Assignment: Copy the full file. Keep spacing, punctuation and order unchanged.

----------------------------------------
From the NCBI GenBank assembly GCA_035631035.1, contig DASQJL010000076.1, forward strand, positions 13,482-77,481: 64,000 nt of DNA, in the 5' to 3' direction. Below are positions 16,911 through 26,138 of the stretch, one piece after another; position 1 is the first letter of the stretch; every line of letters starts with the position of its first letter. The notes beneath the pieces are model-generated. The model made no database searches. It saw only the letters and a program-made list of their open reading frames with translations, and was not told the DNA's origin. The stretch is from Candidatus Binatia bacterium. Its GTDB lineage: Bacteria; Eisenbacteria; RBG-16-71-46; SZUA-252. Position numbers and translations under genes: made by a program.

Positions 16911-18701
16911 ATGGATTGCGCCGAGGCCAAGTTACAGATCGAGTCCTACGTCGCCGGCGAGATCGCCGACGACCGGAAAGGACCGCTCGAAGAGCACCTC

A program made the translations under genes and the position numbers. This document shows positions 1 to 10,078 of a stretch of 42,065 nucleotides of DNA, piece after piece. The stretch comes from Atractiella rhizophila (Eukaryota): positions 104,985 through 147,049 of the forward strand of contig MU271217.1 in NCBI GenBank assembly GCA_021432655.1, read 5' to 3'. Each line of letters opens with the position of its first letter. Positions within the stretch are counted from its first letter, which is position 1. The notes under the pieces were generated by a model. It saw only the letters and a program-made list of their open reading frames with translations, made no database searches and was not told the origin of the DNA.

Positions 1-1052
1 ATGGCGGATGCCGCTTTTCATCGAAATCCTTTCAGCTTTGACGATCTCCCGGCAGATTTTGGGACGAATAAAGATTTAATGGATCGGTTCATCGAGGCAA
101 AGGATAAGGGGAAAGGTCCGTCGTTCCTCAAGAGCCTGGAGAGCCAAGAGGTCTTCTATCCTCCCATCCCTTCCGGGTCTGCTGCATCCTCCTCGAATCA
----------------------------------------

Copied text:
From the NCBI GenBank assembly GCA_035631035.1, contig DASQJL010000076.1, forward strand, positions 13,482-77,481: 64,000 nt of DNA, in the 5' to 3' direction. Below are positions 16,911 through 26,138 of the stretch, one piece after another; position 1 is the first letter of the stretch; every line of letters starts with the position of its first letter. The notes beneath the pieces are model-generated. The model made no database searches. It saw only the letters and a program-made list of their open reading frames with translations, and was not told the DNA's origin. The stretch is from Candidatus Binatia bacterium. Its GTDB lineage: Bacteria; Eisenbacteria; RBG-16-71-46; SZUA-252. Position numbers and translations under genes: made by a program.

Positions 16911-18701
16911 ATGGATTGCGCCGAGGCCAAGTTACAGATCGAGTCCTACGTCGCCGGCGAGATCGCCGACGACCGGAAAGGACCGCTCGAAGAGCACCTC

A program made the translations under genes and the position numbers. This document shows positions 1 to 10,078 of a stretch of 42,065 nucleotides of DNA, piece after piece. The stretch comes from Atractiella rhizophila (Eukaryota): positions 104,985 through 147,049 of the forward strand of contig MU271217.1 in NCBI GenBank assembly GCA_021432655.1, read 5' to 3'. Each line of letters opens with the position of its first letter. Positions within the stretch are counted from its first letter, which is position 1. The notes under the pieces were generated by a model. It saw only the letters and a program-made list of their open reading frames with translations, made no database searches and was not told the origin of the DNA.

Positions 1-1052
1 ATGGCGGATGCCGCTTTTCATCGAAATCCTTTCAGCTTTGACGATCTCCCGGCAGATTTTGGGACGAATAAAGATTTAATGGATCGGTTCATCGAGGCAA
101 AGGATAAGGGGAAAGGTCCGTCGTTCCTCAAGAGCCTGGAGAGCCAAGAGGTCTTCTATCCTCCCATCCCTTCCGGGTCTGCTGCATCCTCCTCGAATCA